San Quentin Inmates Learning to Code

Prison Programmers: Inmates At San Quentin Learn How To Code

Image: The Last Mile

Top-notch instructions in Java Script, HTML and CSS are being offered to eighteen San Quentin inmates who take it as a high-tech break from their imprisonment.

Through virtual instruction, this group of lucky inmates are learning how to code, which can be valuable skills for anyone who wants to succeed in today’s job market. Selected based on their ability and motivation to learn the material, these guys exhibited no prior experience with computers, yet were eager to gain knowledge. Familiarly called Code 7370, the course was launched this fall by the California Prison Authority and the gigabyte gurus at Hack Reactor. Inmates go through a 12-week course that includes live coding, hack/pair programming and the fundamentals of building web apps.

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San Quentin’s on-site learning project called The Last Mile was launched back in 2010 after founders Chris Redlitz and Beverly Parenti spoke before the prison’s business class. With few programs that offer prisoners intimate knowledge of a skill, Last Mile’s Technology Entrepreneur Prison Program helps inmates to learn essentials such as social media, business planning, computer proficiency and technology. The course culminates in Demo Day, a pitch-and-presentation event where the inmates showcase their business ideas and product pitches to fellow prisoners and outside investors. In the past, illustrious who’s who such as Rocketspace Founder Duncan Logan and Google’s Jon Silber have attended the event.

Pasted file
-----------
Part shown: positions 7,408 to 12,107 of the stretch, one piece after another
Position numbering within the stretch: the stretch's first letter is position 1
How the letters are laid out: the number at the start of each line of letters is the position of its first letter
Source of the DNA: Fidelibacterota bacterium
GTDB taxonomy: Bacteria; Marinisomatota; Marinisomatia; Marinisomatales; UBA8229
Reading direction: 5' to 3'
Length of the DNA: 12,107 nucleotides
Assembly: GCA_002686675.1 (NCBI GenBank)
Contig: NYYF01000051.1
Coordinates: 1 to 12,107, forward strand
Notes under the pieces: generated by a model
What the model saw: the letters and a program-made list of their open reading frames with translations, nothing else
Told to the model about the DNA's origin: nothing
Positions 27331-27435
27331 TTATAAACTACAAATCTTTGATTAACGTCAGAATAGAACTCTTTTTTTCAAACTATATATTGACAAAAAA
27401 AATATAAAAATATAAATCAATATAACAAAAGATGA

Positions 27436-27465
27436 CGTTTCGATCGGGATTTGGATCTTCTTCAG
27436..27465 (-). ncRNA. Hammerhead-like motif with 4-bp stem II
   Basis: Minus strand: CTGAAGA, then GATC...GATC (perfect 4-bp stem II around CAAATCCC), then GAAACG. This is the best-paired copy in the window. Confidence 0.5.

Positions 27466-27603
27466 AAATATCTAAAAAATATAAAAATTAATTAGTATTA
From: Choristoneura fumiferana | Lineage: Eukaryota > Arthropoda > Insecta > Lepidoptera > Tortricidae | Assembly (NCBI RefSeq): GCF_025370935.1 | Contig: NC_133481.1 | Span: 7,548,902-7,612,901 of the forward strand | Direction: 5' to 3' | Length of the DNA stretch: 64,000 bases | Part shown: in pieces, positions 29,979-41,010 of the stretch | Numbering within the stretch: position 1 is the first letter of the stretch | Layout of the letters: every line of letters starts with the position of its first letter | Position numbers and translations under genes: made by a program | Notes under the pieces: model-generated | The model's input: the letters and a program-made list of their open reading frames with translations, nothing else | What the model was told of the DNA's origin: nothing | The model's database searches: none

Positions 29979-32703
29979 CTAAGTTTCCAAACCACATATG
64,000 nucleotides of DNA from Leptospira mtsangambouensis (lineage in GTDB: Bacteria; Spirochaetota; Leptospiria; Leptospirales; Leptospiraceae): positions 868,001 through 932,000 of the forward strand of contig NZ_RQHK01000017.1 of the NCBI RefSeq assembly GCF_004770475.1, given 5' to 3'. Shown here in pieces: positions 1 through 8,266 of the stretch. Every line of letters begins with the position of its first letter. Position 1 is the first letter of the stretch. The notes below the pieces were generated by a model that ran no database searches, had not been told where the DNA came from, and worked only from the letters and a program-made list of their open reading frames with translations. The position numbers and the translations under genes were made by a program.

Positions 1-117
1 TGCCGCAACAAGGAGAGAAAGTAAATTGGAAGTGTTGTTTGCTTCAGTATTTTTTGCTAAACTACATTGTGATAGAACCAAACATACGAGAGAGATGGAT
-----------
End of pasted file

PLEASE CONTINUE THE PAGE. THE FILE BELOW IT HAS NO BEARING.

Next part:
“I’m humbled and inspired to think that by learning this skill, I’ll have the opportunity to transcend the stigma of being in prison,” said inmate Christopher Schuhmacher. “I still don’t know exactly what the future holds, but I’m moving forward feeling incredibly lucky.” Overall, the program is giving inmates, both longterm and fresh out, a chance to have a new lease of life. A former inmate, who chose to speak on the condition of anonymity, said to his fellow inmates, “Twenty-three years ago, I was released… now I live a normal life… a good honest living in IT. With a plan you can turn it around. Last I heard there is a 85% recidivism rate for ex-cons. Someone has to be the 15%, right? Why not you guys?”

SOURCE: Ars Technica